This example shows how to use variable-precision arithmetic to obtain high precision using Symbolic Math Toolbox™.
Search for formulas that represent near-integers. A classic example is the following: compute to 30 digits. The result appears to be an integer that is displayed with a rounding error.
digits(30); f = exp(sqrt(sym(163))*sym(pi)); vpa(f)
ans = 262537412640768743.999999999999
Compute the same value to 40 digits. It turns out that this is not an integer.
ans = 262537412640768743.9999999999992500725972
Investigate this phenomenon further. Below, numbers up to occur, and the investigation needs some correct digits after the decimal point. Compute the required working precision:
d = log10(exp(vpa(1000)))
d = 434.2944819032518276511289189166050822944
Set the required precision before the first call to a function that depends on it. Among others,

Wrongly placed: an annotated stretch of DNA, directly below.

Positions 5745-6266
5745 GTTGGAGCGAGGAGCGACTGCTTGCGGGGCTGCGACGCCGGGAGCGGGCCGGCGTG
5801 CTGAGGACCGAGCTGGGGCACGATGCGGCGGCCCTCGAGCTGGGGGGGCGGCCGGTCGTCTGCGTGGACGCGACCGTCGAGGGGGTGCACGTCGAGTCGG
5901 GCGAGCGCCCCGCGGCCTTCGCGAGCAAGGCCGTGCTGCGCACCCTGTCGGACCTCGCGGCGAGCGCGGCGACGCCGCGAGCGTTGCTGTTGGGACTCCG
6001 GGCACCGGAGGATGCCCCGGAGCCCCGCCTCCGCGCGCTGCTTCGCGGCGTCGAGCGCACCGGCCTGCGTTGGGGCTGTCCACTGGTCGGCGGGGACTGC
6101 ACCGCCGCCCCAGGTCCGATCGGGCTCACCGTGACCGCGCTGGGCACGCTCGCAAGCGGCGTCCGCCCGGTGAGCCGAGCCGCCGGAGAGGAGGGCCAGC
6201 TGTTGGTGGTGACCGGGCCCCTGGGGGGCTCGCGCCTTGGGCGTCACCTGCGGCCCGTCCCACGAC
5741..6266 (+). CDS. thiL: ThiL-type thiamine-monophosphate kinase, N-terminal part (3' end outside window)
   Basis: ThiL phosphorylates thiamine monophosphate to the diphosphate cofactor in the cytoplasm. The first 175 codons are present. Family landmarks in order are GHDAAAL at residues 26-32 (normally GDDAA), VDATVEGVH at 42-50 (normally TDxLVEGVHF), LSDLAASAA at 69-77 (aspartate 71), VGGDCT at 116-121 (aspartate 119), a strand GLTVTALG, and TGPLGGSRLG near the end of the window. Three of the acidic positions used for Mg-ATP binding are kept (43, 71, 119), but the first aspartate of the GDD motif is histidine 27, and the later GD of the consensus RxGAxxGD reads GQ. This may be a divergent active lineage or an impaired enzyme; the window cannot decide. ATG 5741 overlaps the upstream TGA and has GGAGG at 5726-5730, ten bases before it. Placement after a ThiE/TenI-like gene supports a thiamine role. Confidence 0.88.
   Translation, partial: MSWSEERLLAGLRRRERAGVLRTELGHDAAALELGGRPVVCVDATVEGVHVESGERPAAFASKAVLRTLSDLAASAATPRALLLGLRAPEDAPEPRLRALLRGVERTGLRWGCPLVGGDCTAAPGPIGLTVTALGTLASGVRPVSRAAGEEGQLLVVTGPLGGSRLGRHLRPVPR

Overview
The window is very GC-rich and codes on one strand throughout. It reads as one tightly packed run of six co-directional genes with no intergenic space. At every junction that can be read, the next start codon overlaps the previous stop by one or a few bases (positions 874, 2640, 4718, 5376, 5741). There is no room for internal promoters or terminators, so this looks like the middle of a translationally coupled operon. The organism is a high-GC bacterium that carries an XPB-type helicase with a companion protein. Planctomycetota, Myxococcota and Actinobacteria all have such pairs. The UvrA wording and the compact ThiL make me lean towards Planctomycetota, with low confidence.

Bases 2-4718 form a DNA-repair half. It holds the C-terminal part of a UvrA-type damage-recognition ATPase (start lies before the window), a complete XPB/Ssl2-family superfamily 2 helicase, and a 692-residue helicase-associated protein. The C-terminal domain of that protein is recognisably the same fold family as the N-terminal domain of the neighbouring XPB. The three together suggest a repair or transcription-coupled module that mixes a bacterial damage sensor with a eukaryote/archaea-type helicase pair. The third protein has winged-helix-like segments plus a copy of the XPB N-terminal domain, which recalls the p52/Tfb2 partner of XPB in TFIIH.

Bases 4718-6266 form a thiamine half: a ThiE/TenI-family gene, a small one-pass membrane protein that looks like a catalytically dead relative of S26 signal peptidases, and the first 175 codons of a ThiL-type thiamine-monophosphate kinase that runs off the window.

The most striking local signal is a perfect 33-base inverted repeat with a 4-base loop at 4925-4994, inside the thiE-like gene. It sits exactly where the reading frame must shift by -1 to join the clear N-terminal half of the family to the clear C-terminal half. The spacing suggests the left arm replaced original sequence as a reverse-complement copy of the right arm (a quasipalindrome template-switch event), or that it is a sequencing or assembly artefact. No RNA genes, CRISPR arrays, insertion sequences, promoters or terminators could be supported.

double are such functions.
digits(ceil(d) + 50);
Look for similar examples of the form . Of course, you can obtain more such numbers n by multiplying 163 by a square. But apart from that, many more numbers of this form are close to some integer. You can see this from a histogram plot of their fractional parts:
A = exp(pi*sqrt(vpa(1:1000))); B = A-round(A); histogram(double(B), 50)
Calculate if there are near-integers of the form .
A = exp(vpa(1:1000)); B = A-round(A); find(abs(B) < 1/1000)
ans = Empty matrix: 1-by-0
It turns out that this time the fractional parts of the elements of
A are rather evenly distributed.